The availability of devices to restructure information in this way would seem to offer some hope that insights could emerge which respond more adequately to the recorded complexity of societal structure, whilst at the same time being more easily comprehensible to the uninitiated - because of the ease with which such devices can be used as educational tools to develop understanding and comprehension of the same structural data from which the research insights are being derived. Such displays of course lend themselves to videotape recording for wider distribution.

4. Implications of computer augmentation of intellect

There are important intellectual implications emerging from work on advanced computer systems. Still of particular interest is the early work of Douglas Engelbart's team at the Center for Augmentation of Human Intellect (Stanford Research Institute) as the nodal point of the US ARPA Data Network (linking the computers of major universities in the USA). Engelbart worked on the means of creating an "intellectual workshop" to facilitate interaction between conceptual structures. He considers that:

"Concepts seem to be structurable, in that a new concept can be composed of an organization of established concepts and that aconcept structure is something which we might try to develop on paper for ourselves or work with by conscious thought processes, or as something which we try to communicate to one another in serious discussion....

A given structure of concepts can be represented by any of an infinite number of different symbol structures, some of which would be much better than others for enabling the human perceptual and cognitive apparatus to search out and comprehend the conceptual matter of significance and/or interest to the human.

But it is not only the form of a symbol structure that is important. A problem solver is involved in a stream of conceptual activity whose course serves his mental needs of the moment. The sequence and nature of these needs are quite variable, and yet for each need he may benefit significantly from a form of symbol structuring that is uniquely efficient for that need. Therefore, besides the forms of symbol structures that can be constructed and portrayed, we are very much concerned with the speed and flexibility with which one form can be transformed into another, and with which new material can be located and portrayed.

We are generally used to thinking of our symbol structures as a pattern of marks on a sheet of paper. When we want a different symbol-structure view, we think of shifting our point of attention on the sheet, or moving a new sheet into position. With a computer manipulating our symbols and generating their portrayals to us on a display, we no longer need think of our looking at the symbol structure which is stored - as we think of looking at the symbol structures stored in notebooks, memos, and books.

What the computer actually stores need be none of our concern, assuming that it can portray symbol structures to us that are consistent with the form in which we think our information is structured. A given concept structure can be represented with a symbol structure that is completely compatible with the computer's internal way of handling symbols, with all sorts of characteristics and relationships given explicit identifications that the user may never directly see.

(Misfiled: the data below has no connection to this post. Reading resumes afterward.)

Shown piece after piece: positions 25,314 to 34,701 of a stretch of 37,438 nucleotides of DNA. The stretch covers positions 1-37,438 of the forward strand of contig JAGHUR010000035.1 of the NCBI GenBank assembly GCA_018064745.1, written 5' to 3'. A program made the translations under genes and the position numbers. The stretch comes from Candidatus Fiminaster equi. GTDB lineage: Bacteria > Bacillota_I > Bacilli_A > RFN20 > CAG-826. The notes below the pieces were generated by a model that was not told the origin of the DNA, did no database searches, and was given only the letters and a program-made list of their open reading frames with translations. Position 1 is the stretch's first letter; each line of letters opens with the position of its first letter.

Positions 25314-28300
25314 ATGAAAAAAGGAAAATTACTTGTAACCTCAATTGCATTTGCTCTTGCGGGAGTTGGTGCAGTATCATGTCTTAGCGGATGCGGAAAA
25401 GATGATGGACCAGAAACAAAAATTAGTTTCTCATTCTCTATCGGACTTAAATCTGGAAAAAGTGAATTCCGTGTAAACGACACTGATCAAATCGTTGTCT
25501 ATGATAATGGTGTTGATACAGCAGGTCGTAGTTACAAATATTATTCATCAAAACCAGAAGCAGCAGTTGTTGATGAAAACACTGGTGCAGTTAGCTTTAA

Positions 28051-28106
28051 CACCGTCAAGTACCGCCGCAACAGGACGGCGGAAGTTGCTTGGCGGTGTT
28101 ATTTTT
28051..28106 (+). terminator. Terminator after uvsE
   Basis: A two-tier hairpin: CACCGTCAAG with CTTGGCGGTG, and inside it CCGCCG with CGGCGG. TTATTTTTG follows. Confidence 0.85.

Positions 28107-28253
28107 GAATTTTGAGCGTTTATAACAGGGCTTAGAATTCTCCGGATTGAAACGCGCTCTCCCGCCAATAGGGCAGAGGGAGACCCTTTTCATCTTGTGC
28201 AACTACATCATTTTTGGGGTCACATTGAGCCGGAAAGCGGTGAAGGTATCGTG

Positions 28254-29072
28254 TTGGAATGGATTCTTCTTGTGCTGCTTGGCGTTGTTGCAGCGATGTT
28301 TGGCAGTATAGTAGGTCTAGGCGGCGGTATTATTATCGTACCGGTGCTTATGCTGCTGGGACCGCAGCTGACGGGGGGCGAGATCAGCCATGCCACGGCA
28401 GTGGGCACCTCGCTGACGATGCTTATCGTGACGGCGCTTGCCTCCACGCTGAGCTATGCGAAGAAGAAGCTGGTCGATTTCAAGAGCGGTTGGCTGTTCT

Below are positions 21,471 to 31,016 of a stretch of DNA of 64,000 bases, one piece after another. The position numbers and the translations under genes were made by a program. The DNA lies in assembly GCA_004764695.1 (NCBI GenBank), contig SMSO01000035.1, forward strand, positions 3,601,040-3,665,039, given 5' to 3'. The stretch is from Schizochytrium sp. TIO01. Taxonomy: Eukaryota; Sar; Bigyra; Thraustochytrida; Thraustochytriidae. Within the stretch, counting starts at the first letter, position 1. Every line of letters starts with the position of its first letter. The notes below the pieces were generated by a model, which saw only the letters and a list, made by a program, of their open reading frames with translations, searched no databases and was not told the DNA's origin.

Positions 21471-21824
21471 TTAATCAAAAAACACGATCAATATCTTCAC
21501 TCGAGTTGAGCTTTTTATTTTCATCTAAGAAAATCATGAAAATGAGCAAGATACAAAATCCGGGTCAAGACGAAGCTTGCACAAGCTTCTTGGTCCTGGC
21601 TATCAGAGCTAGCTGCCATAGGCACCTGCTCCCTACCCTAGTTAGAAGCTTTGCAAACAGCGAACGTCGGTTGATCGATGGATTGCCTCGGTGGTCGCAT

In fact, this structuring has immensely greater potential for accurately mapping a complex concept structure than does a structure an individual would find it practical to construct or use on paper. The computer can transform back and forth between the two-dimensional portrayal on the screen, of some limited view of the total structure, and the aspect of the n-dimensional internal image that represents this "view".

If the human adds to or modifies such a "view", the computer integrates the change into the internal-image symbol structure (in terms of the computer's favoured symbols and structuring) and thereby automatically detects a certain proportion of his possible conceptual inconsistencies.

Thus, inside this instrument (the computer) there is an internal-image, computer-symbol structure whose convolutions and multi-dimensionality we can learn to shape to represent to hitherto unattainable accuracy the concept structure we might be building or working with. This internal structure may have a form that is nearly incomprehensible to the direct inspection of a human (except in minute chunks)."

These insights were incorporated into the design of an operational computer system that it was hoped to develop so that it would be possible to use computer devices as a sort of "electronic vehicle with which one could drive around with extraordinary freedom through the information domain. Imagine driving a car through a landscape which, instead of buildings, roads, and trees, had groves of facts, structures of ideas, and so on, relevant to your professional interests? But this information landscape is a remarkably organized one; not only can you drive around a grove of certain arranged facts, and look at it from many aspects, you have the capability of totally reorganizing that grove almost instantaneously. You could put a road right through the center of it, under it, or over it, giving you, say, a bird's eye view of how its components might be arranged for your greater usefulness and ease of comprehension. This vehicle gives you a flexible method for separating, as it were, the woods from the trees."

5. Application to the world problem complex

Application of this kind of technology to an understanding of the world problem complex has not been attempted. As explained above, such devices offer a means of developing improved conceptual (and associated organizational) structures to contain the complexity with which humanity has to deal at this point in time. Of vital importance is the ability of these devices to portray the information in a more meaningful (or "iconic") form than emerges from conventional quantitative studies. This is particularly important in communicating with the informed public but specially so with the policy-making community.

As Harold Lasswell notes: "Why do we put so much emphasis on audio-visual means of portraying goal, trend, condition, projection, and alternative? Partly because so many valuable participants in decision-making have dramatizing imaginations...They are not enamoured of numbers or of analytic abstractions. They are at their best in deliberations that encourage contextuality by a varied repertory of means, and where an immediate sense of time, space, and figure is retained."